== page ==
The Empty Family: Stories By Colm Toíbin
In Colm Toíbin’s 2009 Booker-nominated novel, Brooklyn, he described a young girl’s migration to New York from Ireland’s County Wexford, and her struggle to commit to simple American happiness. In his latest work, T he Empty Family, he has written a collection of stories that are similarly preoccupied with the life that might have been had a different path been taken. The stories are haunted, too, by another ghost—that of Henry James, whose life Toíbin fictionalized in The Master (2004). The first story of this new collection begins with a passage from James’ notebooks recording a dinner-party anecdote told to him by Lady Gregory about a friend; in “Silence,” Toíbin imagines that Lady Gregory’s tale was in fact a veiled confession about her own secret love affair. Silent regrets take on new forms again in “Two Women,” in which an elderly film-set designer living in California is fiercely professional to everyone she meets, refusing to discuss her personal life with even her closest companion, a Guatemalan housekeeper; it is only when she revisits her hometown in Ireland that she is forced to consider what she might have lost.
Past lives, in these quietly devastating stories, return to their narrators like supernatural visitations, both disturbing and alluring. In “The Pearl Fishers,” a writer who lives alone, preciously guarding his space and seeking partners online when he has the urge, is contacted by an acquaintance and her husband, a man with whom he had a passionate, loving affair as a teenager at boarding school; despite his protestation that “that was something that had not bothered me for years,” it is clear that he is emotionally removed from the adult he thought he would become. “The future,” he explains, “is a foreign country.”
Toíbin is a lyrical, melancholy writer, but his stories swiftly gather momentum; they are openly erotic, deeply wrenching. In “The Street,” the last, longest, and most beautiful story in the book, two male Pakistani immigrants working for a barbers’ shop in Barcelona strive to live with their desire in an insular, prejudiced community. The freedom to love, for Toibin’s characters, often resides in the memory and the imagination alone, and—as any reader who turns to the last page of this collection will feel for herself—returning to the real world comes with a sense of loss.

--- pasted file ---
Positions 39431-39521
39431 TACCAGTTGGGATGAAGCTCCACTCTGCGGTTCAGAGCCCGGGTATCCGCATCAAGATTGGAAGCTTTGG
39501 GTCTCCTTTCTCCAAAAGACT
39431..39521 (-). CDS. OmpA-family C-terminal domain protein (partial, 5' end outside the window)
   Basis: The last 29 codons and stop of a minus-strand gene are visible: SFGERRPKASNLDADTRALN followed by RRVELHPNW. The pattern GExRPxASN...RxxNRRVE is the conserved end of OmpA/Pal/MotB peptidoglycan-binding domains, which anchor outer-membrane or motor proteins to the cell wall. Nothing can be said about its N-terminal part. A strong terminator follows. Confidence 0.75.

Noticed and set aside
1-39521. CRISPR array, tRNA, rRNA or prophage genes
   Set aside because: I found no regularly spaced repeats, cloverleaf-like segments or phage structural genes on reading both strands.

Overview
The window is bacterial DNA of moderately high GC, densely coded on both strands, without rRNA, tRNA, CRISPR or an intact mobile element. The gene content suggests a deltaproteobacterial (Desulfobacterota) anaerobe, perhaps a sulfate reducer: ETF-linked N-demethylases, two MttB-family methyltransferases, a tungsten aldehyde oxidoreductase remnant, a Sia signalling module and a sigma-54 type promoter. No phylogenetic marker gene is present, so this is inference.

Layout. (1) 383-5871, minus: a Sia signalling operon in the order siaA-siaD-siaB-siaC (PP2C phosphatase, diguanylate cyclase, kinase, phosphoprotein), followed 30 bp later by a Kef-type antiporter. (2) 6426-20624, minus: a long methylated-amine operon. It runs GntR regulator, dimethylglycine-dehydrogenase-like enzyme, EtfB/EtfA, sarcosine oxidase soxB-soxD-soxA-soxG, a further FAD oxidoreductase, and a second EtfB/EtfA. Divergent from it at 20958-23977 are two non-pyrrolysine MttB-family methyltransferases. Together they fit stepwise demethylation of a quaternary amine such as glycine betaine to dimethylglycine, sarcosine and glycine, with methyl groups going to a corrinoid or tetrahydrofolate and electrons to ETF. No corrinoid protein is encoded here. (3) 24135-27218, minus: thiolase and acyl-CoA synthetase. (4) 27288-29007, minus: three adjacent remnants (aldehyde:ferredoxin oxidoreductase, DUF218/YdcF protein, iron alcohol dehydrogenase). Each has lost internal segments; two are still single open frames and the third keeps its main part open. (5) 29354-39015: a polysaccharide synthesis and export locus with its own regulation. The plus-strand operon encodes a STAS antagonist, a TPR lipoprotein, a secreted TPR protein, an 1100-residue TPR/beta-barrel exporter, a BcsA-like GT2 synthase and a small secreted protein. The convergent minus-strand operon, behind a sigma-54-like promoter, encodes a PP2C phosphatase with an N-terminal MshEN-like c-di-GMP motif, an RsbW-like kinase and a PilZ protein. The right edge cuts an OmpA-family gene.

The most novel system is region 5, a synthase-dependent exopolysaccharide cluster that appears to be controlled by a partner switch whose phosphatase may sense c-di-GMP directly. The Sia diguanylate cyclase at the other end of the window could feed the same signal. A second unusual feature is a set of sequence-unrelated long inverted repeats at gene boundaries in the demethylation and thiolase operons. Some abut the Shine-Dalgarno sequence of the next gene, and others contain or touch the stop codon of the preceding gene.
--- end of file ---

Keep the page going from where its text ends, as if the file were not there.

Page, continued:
— Emily Stokes, Contributor
Molotov's Magic Lantern: Travels in Russian History By Rachel Polonsky
When the British writer Rachel Polonsky moved into an apartment on No. 3 Romanov Lane in Moscow, she knew that she might brush up against history. No. 3 was a massive building of more than 200 apartments, which had been home to many high-level Soviet officials and, before 1917, to members of Tsarist Russia's aristocracy. Instead, after being handed the keys to the former apartment of Vyacheslav Molotov—Stalin's foreign minister and one of the few old Bolsheviks to survive into old age—she found that this remarkably well-preserved apartment, mere feet from her own, represented a veritable time capsule of early Soviet life.
Polonsky's book, drawn from her research and travels around Russia in the years after the fall of the Soviet Union, begins as a sort of intellectual biography, asking how someone as learned as Molotov could become a monster, an integral part of the Stalinist regime responsible for millions of deaths. It later becomes a broad and searching examination of a smattering of far-flung Russian cities and the interconnected groups of intellectuals, revolutionaries, writers, scientists, and government officials who passed through them.